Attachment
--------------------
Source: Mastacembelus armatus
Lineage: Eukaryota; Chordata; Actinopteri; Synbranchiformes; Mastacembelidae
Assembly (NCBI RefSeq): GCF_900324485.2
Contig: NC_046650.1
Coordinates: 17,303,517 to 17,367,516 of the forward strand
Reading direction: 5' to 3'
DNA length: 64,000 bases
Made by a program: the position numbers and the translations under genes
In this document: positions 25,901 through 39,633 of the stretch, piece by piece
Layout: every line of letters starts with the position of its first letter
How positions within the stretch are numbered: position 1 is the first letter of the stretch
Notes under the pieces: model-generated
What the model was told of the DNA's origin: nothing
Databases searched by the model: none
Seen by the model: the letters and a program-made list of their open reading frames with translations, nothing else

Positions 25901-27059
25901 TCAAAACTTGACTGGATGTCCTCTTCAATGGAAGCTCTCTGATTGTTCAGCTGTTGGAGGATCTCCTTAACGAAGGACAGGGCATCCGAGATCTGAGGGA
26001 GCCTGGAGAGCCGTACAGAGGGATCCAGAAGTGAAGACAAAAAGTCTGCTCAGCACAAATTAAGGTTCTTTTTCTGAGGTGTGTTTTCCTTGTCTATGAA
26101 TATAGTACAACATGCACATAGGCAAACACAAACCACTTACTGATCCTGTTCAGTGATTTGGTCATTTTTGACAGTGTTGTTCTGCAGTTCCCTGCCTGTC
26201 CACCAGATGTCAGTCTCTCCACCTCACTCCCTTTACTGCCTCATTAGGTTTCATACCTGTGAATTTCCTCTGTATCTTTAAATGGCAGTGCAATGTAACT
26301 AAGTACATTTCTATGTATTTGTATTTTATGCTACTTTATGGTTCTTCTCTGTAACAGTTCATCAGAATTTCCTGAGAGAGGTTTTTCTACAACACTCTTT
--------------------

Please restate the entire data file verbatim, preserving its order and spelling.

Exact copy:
Source: Mastacembelus armatus
Lineage: Eukaryota; Chordata; Actinopteri; Synbranchiformes; Mastacembelidae
Assembly (NCBI RefSeq): GCF_900324485.2
Contig: NC_046650.1
Coordinates: 17,303,517 to 17,367,516 of the forward strand
Reading direction: 5' to 3'
DNA length: 64,000 bases
Made by a program: the position numbers and the translations under genes
In this document: positions 25,901 through 39,633 of the stretch, piece by piece
Layout: every line of letters starts with the position of its first letter
How positions within the stretch are numbered: position 1 is the first letter of the stretch
Notes under the pieces: model-generated
What the model was told of the DNA's origin: nothing
Databases searched by the model: none
Seen by the model: the letters and a program-made list of their open reading frames with translations, nothing else

Positions 25901-27059
25901 TCAAAACTTGACTGGATGTCCTCTTCAATGGAAGCTCTCTGATTGTTCAGCTGTTGGAGGATCTCCTTAACGAAGGACAGGGCATCCGAGATCTGAGGGA
26001 GCCTGGAGAGCCGTACAGAGGGATCCAGAAGTGAAGACAAAAAGTCTGCTCAGCACAAATTAAGGTTCTTTTTCTGAGGTGTGTTTTCCTTGTCTATGAA
26101 TATAGTACAACATGCACATAGGCAAACACAAACCACTTACTGATCCTGTTCAGTGATTTGGTCATTTTTGACAGTGTTGTTCTGCAGTTCCCTGCCTGTC
26201 CACCAGATGTCAGTCTCTCCACCTCACTCCCTTTACTGCCTCATTAGGTTTCATACCTGTGAATTTCCTCTGTATCTTTAAATGGCAGTGCAATGTAACT
26301 AAGTACATTTCTATGTATTTGTATTTTATGCTACTTTATGGTTCTTCTCTGTAACAGTTCATCAGAATTTCCTGAGAGAGGTTTTTCTACAACACTCTTT